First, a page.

IAG share price edges higher after full-year results beat expectations
The British Airways owner managed to overcome rising fuel costs and exceed analysts earnings call, but with no formal plan for handling Brexit investors sentiment remains subdued.
International Consolidated Airlines (IAG) posted a strong set of full-year 2018 results, despite rising fuel costs and air traffic control strikes threatening to hurt the company’s profits.
In fact, the British Airways owner exceeded analysts’ forecasts for the fiscal year, with the company planning to order 18 Boeing 777-9 planes to boost capacity, with the positive set of results helping to send its share price a touch higher on Thursday morning.
‘Yet again, we’ve improved our operating profit this year and our adjusted earnings per share grew by 15.1%,’ IAG CEO Willie Walsh said.
IAG results: key figures
Operating profit rose to €655 million in IAG’s fourth quarter, up from €550 million in the same period a year prior, with passenger unit revenue for Q4 18 climbing 1.6%.
Non-fuel unit costs for the quarter edged higher by 0.9%. Meanwhile, operating profit for the year reached €3.2 billion, up from €2.95 billion last year, representing a 9.5% increase.
IAG ended the fiscal year with €6.3 billion of cash on its balance sheet, down by €402 million compared with last year, while adjusted net debt to EBITDAR increased from 0.1x to 1.6x.
IAG lacks Brexit contingency plan
The group’s share price may have climbed higher if it had made some mention of how it plans to handle airline disruption in the wake of Brexit.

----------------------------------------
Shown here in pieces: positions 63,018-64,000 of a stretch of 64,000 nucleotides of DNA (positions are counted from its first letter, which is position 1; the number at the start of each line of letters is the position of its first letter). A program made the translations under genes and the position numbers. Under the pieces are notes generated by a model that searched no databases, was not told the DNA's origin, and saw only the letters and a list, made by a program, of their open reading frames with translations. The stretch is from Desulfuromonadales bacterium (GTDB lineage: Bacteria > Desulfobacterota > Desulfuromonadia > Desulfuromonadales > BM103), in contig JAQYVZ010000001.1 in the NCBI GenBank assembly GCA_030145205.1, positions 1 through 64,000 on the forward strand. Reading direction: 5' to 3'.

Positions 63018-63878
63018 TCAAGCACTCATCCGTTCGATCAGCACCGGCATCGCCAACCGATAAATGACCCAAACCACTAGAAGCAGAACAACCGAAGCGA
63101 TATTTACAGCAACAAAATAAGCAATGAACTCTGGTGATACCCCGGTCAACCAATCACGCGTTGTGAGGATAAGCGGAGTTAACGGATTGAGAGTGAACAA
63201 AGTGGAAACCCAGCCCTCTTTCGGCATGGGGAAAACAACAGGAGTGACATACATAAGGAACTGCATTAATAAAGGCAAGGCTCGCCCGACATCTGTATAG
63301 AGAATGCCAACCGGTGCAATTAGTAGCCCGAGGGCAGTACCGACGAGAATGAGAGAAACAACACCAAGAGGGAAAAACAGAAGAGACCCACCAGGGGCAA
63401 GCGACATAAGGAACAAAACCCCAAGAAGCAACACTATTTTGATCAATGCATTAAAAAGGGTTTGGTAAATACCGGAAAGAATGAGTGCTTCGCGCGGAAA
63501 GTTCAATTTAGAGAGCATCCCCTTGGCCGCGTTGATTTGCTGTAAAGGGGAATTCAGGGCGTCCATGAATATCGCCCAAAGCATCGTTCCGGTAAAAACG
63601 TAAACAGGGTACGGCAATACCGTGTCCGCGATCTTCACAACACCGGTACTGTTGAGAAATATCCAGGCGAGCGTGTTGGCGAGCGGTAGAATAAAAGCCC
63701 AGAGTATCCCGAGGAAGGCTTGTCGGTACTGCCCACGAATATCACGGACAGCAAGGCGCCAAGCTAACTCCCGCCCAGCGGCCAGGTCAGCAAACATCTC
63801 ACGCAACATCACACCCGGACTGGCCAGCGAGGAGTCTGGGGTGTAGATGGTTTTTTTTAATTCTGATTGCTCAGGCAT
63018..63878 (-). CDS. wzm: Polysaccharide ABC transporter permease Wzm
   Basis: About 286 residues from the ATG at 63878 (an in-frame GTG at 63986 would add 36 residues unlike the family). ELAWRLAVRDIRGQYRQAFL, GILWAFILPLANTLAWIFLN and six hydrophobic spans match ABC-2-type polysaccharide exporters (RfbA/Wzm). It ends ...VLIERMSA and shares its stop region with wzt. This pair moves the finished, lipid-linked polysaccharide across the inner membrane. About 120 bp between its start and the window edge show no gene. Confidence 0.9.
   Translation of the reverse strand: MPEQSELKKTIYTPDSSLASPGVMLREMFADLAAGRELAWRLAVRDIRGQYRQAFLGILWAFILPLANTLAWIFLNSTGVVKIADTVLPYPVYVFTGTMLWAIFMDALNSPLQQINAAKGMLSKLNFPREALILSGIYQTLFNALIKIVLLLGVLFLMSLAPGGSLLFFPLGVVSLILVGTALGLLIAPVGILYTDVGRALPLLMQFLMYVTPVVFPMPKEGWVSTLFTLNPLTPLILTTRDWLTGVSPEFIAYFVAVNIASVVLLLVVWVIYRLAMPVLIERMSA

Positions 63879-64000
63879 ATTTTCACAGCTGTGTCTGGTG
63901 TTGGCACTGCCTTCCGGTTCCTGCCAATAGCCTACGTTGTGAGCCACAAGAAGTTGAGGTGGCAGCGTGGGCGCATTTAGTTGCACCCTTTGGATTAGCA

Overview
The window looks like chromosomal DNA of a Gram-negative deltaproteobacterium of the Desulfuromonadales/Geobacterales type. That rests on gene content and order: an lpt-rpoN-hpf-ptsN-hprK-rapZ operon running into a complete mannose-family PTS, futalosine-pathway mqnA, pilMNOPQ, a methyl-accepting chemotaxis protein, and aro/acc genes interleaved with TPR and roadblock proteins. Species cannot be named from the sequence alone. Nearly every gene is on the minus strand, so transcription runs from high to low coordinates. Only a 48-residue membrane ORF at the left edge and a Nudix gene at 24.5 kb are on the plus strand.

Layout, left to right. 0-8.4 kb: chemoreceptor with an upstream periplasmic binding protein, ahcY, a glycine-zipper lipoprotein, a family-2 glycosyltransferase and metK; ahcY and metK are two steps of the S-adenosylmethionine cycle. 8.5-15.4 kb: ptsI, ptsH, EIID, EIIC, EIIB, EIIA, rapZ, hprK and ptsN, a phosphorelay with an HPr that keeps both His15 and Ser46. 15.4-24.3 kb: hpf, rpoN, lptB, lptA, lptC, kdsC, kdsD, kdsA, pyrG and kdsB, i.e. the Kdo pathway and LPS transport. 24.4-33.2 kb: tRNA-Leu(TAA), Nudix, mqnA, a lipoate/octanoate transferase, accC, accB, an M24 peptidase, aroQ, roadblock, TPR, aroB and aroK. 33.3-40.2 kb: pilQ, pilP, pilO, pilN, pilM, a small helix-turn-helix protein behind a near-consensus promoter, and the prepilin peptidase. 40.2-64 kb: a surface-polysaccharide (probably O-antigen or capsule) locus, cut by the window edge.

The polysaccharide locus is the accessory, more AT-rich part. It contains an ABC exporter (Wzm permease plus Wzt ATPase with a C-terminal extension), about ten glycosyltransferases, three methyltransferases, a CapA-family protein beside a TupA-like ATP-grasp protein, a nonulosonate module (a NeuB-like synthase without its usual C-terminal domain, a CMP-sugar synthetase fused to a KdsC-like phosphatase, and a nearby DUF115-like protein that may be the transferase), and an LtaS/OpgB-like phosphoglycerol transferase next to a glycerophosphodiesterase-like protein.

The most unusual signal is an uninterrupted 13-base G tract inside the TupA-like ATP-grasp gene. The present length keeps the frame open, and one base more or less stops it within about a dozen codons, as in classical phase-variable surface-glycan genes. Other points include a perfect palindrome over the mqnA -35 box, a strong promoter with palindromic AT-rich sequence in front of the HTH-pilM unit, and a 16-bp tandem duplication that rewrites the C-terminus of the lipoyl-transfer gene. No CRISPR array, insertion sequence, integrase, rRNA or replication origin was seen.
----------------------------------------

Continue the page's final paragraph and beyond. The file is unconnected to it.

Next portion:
Brexit regulation with regards to air travel was a key concern raised by analysts with the UK scheduled to leave the bloc on March 29.
At the start of the new year, Brussels warned IAG that it must be able to show it is more than 50% owned and controlled by EU investors if it is to retain flying rights in the bloc, leading to the group blocking non-EU investors from buying stock, which hurt its share price.
Rising fuel costs fail to bring down IAG profit
Fuel unit costs for the quarter climbed 9.5% as oil prices have begun to stabilise following the implementation of OPEC supply cuts in January, sending Brent crude above $60 a barrel level after coming close to falling below $40 late last year.
‘This was a very good performance despite three significant challenges: fuel prices increasing 30%, considerable air traffic control disruption and an adverse foreign exchange impact of €129 million,’ Walsh said.
‘At constant currency, passenger unit revenue improved by 2.4 per cent while non-fuel unit costs decreased by 0.8 per cent on capacity growth of 6.1 per cent,’ he added.
IAG lifts dividend despite challenging future
The group managed to increase the size of its dividend payout to shareholders ahead of its results with a special dividend of 35 cents per share, reprsenting an additional €700 million on top of a final proposed dividend of 16.5 cents per share.
In the last two days, IAG’s stock fell a little over 7% after the company was removed from several MSCI global equity indices after failing to comply with US index compilers rules on foreign ownership of shares.
Its removal from major indices has seen passive investment funds that have invested in IAG through index trackers to sell their stakes in the group, applying further downward pressure on its share price.
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